In conclusion, avoidance contingencies involve performing actions that prevent or delay an event or outcome from occurring when something undesired is about to happen. It can be used to address unwanted behaviors by removing rewards for negative behaviors or reinforcing positive behaviors instead of punishing negative ones.

Are you having a difficult time breaking the cycle of inappropriate behavior with your child? Let Leafwing guide you through some helpful strategies that can be applied at home. Contact Leafwing today to set up an appointment.

Planned Ignoring

Planned Ignoring

Planned Ignoring

Planned ignoring is when parents intentionally ignore certain behaviors from their children. It’s done to prevent attention-seeking behaviors. For instance, if a child throws tantrums when their mother is on the phone, planned ignoring may be employed. This technique tests whether the child’s tantrums are attention-seeking. By ignoring them, the child learns that their tantrums won’t work. This can be an effective intervention tool for the future.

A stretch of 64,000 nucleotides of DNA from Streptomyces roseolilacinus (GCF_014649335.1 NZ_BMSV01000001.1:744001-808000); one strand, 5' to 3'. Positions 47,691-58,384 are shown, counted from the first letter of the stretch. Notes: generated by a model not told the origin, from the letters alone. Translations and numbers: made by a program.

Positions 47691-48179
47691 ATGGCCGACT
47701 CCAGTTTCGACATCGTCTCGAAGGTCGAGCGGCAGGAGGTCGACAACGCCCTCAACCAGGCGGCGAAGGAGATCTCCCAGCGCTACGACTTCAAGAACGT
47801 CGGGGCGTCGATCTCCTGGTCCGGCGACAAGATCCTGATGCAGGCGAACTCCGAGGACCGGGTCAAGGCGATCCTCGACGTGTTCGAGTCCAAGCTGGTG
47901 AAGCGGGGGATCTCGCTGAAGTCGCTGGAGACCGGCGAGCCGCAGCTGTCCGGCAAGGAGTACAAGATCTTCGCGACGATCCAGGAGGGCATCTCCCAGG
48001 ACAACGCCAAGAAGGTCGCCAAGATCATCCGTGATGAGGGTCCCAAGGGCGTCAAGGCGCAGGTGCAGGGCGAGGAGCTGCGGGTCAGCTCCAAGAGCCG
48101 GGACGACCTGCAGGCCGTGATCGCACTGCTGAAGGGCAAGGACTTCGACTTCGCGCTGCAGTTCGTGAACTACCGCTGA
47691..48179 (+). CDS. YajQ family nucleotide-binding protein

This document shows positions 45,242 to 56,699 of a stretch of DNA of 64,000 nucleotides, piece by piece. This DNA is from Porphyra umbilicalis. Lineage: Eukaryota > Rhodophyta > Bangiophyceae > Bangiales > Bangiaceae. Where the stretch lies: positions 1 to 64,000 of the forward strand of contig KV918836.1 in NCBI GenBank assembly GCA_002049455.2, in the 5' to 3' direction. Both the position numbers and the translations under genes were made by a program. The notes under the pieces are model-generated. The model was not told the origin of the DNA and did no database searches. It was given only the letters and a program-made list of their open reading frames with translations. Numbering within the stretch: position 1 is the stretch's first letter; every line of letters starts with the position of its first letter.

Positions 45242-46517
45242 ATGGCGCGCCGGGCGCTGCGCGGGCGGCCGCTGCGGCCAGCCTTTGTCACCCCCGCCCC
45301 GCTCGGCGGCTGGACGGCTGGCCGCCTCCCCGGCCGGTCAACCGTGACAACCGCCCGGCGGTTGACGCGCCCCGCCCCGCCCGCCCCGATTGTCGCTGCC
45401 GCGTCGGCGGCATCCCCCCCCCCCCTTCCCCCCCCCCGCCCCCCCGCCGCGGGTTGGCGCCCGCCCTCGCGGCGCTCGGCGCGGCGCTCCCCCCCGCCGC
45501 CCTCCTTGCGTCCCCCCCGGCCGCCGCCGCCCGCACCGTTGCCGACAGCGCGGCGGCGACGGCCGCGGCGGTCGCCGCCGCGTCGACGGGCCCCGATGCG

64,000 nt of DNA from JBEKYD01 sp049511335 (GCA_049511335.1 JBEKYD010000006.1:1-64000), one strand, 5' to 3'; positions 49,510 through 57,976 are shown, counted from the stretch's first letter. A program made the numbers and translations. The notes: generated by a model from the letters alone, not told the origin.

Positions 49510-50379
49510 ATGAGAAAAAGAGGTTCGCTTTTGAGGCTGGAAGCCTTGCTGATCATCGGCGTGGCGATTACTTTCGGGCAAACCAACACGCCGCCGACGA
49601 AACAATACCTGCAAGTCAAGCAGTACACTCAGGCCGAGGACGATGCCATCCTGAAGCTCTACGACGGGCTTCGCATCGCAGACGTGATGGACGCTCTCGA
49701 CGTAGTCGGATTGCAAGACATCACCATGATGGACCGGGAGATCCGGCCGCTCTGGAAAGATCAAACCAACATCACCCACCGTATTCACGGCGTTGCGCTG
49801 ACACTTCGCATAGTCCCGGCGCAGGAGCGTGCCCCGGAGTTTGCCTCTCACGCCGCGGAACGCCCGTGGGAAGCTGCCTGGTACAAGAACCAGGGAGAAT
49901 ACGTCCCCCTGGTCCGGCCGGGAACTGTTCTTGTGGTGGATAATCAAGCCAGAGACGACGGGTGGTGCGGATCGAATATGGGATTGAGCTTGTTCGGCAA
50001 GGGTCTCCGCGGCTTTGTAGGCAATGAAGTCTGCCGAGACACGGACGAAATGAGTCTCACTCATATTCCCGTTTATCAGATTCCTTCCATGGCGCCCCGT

Planned ignoring is a type of extinction procedure. Extinction stops rewarding previously rewarded behavior. It reduces inappropriate behaviors in children. But it is challenging to implement. Changing the way, you respond changes a child’s expectations suddenly. When implementing extinction procedures, it is important to remember the following:

  • Be consistent with your planned ignoring
  • Reinforce other behavior
  • Get ready for extinction burst

There are five key elements to effective planned ignoring:

  1. Only ignore behaviors that students do for attention.
  2. Planned ignoring is never an appropriate strategy for behavior that is harmful to the student or others.
  3. Identify specific behaviors to ignore.
  4. Provide positive attention (see Using Behavior-specific Praise) for appropriate behavior.
  5. Do not give attention to the behavior. The behavior you ignore will get worse before it goes away.

What is an example of planned ignoring in the classroom?

As an example, you can ignore John if he blurts out in class, but as soon as he raises his hand you can respond with, “Thank you for raising your hand to get my attention!“

Effectively planned ignoring can help students unlearn problem behaviors that obtain attention and, when paired with positive reinforcement, teaches them more socially appropriate behaviors to interact with peers and adults.